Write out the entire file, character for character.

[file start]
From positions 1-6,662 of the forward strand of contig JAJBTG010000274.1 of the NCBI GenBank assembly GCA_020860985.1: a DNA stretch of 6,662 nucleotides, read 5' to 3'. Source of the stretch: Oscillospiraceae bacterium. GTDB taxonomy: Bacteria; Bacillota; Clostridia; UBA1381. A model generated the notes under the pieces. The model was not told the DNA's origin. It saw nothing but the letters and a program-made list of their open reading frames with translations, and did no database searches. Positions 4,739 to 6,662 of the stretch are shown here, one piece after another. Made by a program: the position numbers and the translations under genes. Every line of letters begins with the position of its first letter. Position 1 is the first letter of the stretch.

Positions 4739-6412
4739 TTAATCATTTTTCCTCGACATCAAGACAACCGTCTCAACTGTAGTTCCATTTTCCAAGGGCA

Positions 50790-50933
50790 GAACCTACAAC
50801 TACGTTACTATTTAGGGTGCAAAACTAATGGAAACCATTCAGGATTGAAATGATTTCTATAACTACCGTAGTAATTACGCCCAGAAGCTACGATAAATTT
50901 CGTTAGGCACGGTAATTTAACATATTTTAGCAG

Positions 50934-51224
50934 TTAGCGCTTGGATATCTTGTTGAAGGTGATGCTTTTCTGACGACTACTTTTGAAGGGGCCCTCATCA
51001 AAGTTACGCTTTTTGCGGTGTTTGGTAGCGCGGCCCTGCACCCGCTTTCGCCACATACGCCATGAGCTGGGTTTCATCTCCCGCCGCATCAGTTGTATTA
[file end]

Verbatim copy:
From positions 1-6,662 of the forward strand of contig JAJBTG010000274.1 of the NCBI GenBank assembly GCA_020860985.1: a DNA stretch of 6,662 nucleotides, read 5' to 3'. Source of the stretch: Oscillospiraceae bacterium. GTDB taxonomy: Bacteria; Bacillota; Clostridia; UBA1381. A model generated the notes under the pieces. The model was not told the DNA's origin. It saw nothing but the letters and a program-made list of their open reading frames with translations, and did no database searches. Positions 4,739 to 6,662 of the stretch are shown here, one piece after another. Made by a program: the position numbers and the translations under genes. Every line of letters begins with the position of its first letter. Position 1 is the first letter of the stretch.

Positions 4739-6412
4739 TTAATCATTTTTCCTCGACATCAAGACAACCGTCTCAACTGTAGTTCCATTTTCCAAGGGCA

Positions 50790-50933
50790 GAACCTACAAC
50801 TACGTTACTATTTAGGGTGCAAAACTAATGGAAACCATTCAGGATTGAAATGATTTCTATAACTACCGTAGTAATTACGCCCAGAAGCTACGATAAATTT
50901 CGTTAGGCACGGTAATTTAACATATTTTAGCAG

Positions 50934-51224
50934 TTAGCGCTTGGATATCTTGTTGAAGGTGATGCTTTTCTGACGACTACTTTTGAAGGGGCCCTCATCA
51001 AAGTTACGCTTTTTGCGGTGTTTGGTAGCGCGGCCCTGCACCCGCTTTCGCCACATACGCCATGAGCTGGGTTTCATCTCCCGCCGCATCAGTTGTATTA